In the course of a protest sit-in at the Revolutionary Guards Joint Headquarters in 2003, where Mr. Duzduzani and tens of high-ranking officers were present, he gave a speech and announced the establishment of the “Jonbesh-e Mottahed-e Isargaran” (“United Movement of the Self-Sacrificing”). He demanded at the sit-in that Mr. Khamenei come amongst the protesters, and stated: “If the purpose of the Revolutionary Guards is to give its life solely for the survival of these gentlemen (alluding to corrupt leaders and their cronies) and their offspring, we respectfully kiss our uniforms good bye and put them away.” Asr-e No (June 3, 2009).

Furthermore, on the first anniversary of the death of one of the Revolutionary Guards commanders, Mr. Duzduzani gave a speech in Tehran’s Shahid Mahallati neighborhood (reserved for military personnel) and disclosed the existence of 147 companies affiliated with the Islamic Revolutionary Guards Army that were active in Iran, Dubai, and Europe. He alluded to and criticized these companies’ activities in deriving illegal income for organs affiliated with the Revolutionary Guards, such as the Revolutionary Guards Information Protection arm and the Revolutionary Guards Information Deputy Commander’s Office, as well as the Supreme Leader Representative’s Office within the Revolutionary Guards. He further stated that the Revolutionary Guards were now standing in opposition to its own initial objectives, the people of Iran, and the honor and integrity of the country. Asr-e No (June 3, 2009).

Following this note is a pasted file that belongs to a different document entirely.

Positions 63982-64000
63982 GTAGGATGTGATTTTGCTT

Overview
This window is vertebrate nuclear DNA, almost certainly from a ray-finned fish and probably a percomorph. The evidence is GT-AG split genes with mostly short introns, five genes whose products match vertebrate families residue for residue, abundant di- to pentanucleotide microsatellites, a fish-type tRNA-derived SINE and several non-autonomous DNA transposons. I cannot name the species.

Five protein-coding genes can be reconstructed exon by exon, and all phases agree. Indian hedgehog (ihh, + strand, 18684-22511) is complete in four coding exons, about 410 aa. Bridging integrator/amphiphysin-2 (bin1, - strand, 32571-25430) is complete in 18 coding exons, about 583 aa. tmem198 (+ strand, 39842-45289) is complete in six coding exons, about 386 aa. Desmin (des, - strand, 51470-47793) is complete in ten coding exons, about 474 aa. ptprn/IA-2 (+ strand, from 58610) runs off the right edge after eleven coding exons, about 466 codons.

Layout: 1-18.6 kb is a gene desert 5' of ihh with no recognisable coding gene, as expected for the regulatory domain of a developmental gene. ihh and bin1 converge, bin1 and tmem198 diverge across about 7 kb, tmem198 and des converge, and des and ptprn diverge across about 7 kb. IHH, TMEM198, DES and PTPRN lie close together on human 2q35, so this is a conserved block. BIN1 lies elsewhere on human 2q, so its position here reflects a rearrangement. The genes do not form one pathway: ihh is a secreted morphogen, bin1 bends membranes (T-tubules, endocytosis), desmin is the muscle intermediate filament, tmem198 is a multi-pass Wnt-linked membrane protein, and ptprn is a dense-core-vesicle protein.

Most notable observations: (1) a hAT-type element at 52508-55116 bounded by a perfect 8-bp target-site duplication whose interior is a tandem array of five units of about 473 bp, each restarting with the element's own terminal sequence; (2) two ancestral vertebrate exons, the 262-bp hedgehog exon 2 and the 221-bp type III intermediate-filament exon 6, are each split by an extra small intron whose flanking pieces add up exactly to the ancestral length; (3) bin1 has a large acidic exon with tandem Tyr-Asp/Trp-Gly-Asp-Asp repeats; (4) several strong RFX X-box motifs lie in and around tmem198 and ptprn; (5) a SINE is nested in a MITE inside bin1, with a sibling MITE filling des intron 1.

According to available information, Mr. Duzduzani’s case was related to organizing the assembly and sit-in by tens of Revolutionary Guards commanders at the Revolutionary Guards Joint Headquarters in early 2003 (located at the Qasr-e Firuzeh Garrison) where they had demanded Mr. Khamenei attend the assembly and answer their questions. Asr-e No (June 3, 2009).

Arrest and detention

Mr. Duzduzani was arrested in early 2003, in the course of an attack on an assembly and sit-in of the “Jonbesh-e Mottahed-e Isargaran” (“United Movement of the Self-Sacrificing”) at the Revolutionary Guards Joint Headquarters (located at the Qasr-e Firuzeh Garrison), where he and 200 other participants at the sit-in, all of whom were Revolutionary Guards forces, were arrested using tears gas and clubs. Asr-e No (June 3, 2009).


Tehran Military Tribunal Branch Seven, conducted a closed door trial of Mr. Duzduzani and the other defendants in the case. (Asr-e No). the court tried Mr. Duzduzani and 200 other defendants in the case in less than one week. There is no information about the trial session(s).


Tehran Military Tribunal Branch Seven, charged Mr. Duzduzani with armed efforts to overthrow the regime and with insulting the Islamic Republic of Iran’s highest ranking officials. Asr-e No (June 3, 2009).